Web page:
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Tebello Nyokong


Rhodes University




Rhodes University


South Africa






What makes Tebello Nyokong a Global Shaker?

Tebello Nyokong is one of the most distinguished scientists in Africa and is making huge strides with her laser-based alternative to regular chemotherapy.

As Professor of Medicinal Chemistry and Nanotechnology at Rhodes University in South Africa, she is a recipient of the Royal Society of Chemistry’s Distinguished Woman in Chemistry award. In 2009 she won the L’Oreal UNESCO award for women in science, and was the focus of a special motion passed in the South African National Assembly, recognising her role in the transformation of science in the country.

This has been a monumental journey for a woman who at eight years old, working as a shepherd when not at school, was told to pursue arts and humanities rather than science.

Nyokong’s feelings on the matter were set out in a viral letter to her 18-year-old self.

“You believe education will equip you to have a fulfilling career,” it read. “But you have been told endlessly that women do not need a career, they just have to marry well. But you are different. You have an independent mind. You believe you can be a wife and a mother and still be a breadwinner and contribute to society. And you will.”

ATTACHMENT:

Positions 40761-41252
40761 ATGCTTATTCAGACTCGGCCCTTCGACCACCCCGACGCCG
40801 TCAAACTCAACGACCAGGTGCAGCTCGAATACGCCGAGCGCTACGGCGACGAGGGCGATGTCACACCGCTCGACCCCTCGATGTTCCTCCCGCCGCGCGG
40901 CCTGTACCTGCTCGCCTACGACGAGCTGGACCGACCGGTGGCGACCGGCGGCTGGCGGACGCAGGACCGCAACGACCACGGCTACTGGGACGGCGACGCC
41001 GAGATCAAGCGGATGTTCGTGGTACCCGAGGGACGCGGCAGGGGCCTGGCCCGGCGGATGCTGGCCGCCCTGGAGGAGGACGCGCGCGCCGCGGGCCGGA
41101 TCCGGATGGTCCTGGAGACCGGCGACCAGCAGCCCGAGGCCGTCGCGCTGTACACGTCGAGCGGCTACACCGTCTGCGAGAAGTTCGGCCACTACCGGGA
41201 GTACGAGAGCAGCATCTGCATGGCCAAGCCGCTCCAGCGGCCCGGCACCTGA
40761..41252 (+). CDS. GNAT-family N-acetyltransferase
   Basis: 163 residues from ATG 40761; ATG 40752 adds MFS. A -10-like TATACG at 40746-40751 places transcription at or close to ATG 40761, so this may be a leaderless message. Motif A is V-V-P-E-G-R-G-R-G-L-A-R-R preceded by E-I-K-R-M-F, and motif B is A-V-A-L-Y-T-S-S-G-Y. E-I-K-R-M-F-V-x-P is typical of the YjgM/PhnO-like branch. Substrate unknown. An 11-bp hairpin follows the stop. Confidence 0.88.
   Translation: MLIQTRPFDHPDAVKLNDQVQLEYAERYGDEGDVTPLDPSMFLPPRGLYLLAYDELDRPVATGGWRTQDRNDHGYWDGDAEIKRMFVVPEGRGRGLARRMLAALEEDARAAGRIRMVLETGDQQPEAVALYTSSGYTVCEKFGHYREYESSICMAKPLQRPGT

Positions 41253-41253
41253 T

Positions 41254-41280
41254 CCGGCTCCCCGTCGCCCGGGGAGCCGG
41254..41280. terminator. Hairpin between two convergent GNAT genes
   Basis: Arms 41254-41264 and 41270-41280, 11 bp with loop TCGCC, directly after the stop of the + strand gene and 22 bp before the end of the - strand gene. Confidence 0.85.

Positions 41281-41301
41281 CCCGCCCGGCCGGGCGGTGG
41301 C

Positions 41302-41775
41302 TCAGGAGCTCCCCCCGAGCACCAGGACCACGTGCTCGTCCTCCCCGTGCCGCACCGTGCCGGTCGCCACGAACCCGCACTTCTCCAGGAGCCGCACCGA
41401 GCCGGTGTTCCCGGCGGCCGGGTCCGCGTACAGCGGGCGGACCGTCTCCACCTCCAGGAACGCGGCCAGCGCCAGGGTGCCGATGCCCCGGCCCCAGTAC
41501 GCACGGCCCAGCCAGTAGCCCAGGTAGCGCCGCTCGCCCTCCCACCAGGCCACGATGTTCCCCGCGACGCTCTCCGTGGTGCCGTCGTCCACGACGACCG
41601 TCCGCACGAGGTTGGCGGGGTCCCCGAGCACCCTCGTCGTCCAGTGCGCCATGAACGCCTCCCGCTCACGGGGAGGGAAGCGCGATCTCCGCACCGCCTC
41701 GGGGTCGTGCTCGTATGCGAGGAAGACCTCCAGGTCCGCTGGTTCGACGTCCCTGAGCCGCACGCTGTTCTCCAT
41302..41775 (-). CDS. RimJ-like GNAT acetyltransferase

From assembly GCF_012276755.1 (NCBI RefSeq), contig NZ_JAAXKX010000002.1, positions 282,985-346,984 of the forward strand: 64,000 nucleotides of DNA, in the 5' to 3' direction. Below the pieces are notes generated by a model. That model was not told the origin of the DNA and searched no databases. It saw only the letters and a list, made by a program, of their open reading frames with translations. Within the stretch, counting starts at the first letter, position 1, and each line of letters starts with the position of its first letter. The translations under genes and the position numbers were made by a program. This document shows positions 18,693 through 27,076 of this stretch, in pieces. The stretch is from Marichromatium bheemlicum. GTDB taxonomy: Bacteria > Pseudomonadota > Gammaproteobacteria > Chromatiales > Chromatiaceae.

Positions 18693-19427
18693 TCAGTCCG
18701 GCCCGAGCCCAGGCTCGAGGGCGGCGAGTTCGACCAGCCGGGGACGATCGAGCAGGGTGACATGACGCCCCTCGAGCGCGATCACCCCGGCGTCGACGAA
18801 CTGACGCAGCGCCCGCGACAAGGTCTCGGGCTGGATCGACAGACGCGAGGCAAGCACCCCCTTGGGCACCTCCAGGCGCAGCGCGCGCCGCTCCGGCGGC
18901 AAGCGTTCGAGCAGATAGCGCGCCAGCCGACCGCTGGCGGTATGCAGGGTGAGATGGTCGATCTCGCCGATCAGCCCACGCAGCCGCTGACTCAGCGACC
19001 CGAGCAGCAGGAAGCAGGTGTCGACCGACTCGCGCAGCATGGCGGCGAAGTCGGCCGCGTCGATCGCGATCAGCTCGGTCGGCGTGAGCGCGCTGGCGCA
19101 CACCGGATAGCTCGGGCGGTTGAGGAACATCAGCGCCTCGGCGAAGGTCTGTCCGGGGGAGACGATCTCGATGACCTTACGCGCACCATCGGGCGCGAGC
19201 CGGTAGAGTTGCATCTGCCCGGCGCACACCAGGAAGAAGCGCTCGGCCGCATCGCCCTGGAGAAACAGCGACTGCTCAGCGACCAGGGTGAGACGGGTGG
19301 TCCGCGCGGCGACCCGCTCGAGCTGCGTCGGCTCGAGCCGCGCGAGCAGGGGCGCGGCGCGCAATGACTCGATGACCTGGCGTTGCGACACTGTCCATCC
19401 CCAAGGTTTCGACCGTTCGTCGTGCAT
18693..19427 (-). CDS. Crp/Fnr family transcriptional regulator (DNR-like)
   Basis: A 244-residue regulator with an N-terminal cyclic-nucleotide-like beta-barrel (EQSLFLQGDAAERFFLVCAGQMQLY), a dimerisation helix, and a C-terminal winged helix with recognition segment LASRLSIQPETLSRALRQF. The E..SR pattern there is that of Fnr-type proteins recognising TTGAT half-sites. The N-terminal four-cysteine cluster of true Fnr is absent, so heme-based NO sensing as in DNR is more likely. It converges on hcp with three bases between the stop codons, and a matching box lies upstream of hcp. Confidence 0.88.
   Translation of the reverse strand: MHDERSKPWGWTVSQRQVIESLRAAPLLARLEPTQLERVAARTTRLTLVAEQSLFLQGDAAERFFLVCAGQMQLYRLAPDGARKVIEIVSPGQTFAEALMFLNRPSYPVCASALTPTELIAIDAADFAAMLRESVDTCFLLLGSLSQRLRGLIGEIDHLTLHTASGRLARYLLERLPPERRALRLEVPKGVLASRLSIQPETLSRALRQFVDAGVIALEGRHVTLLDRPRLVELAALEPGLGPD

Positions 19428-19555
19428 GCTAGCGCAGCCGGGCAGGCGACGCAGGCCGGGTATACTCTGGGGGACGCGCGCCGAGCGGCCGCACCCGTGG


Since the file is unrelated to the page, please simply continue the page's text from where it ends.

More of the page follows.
Nyokong studied her first degree in Lesotho, working up to a PhD at the University of Western Ontario in Canada. She began her relationship with Rhodes University in 1992 as a lecturer.

It’s at Rhodes that she’s developed her groundbreaking “photodynamic therapy,” which involves “injecting photosensitive molecules into the heart of a tumour,” then exposing these molecules to laser radiation. This process causes a toxic chemical reaction with the oxygen in the cancer cells.

Nyokong is also well known for her activism in science, and challenging education leaders to make science as accessible as possible. She laments that many of the science textbooks use examples that have “nothing to do” with people from South Africa. “It is our job as teachers to show students our own local products and examples,” she writes in a blog in Nature.

Tags: Africa, cancer research, South Africa, STEM

Last updated: May 5, 2020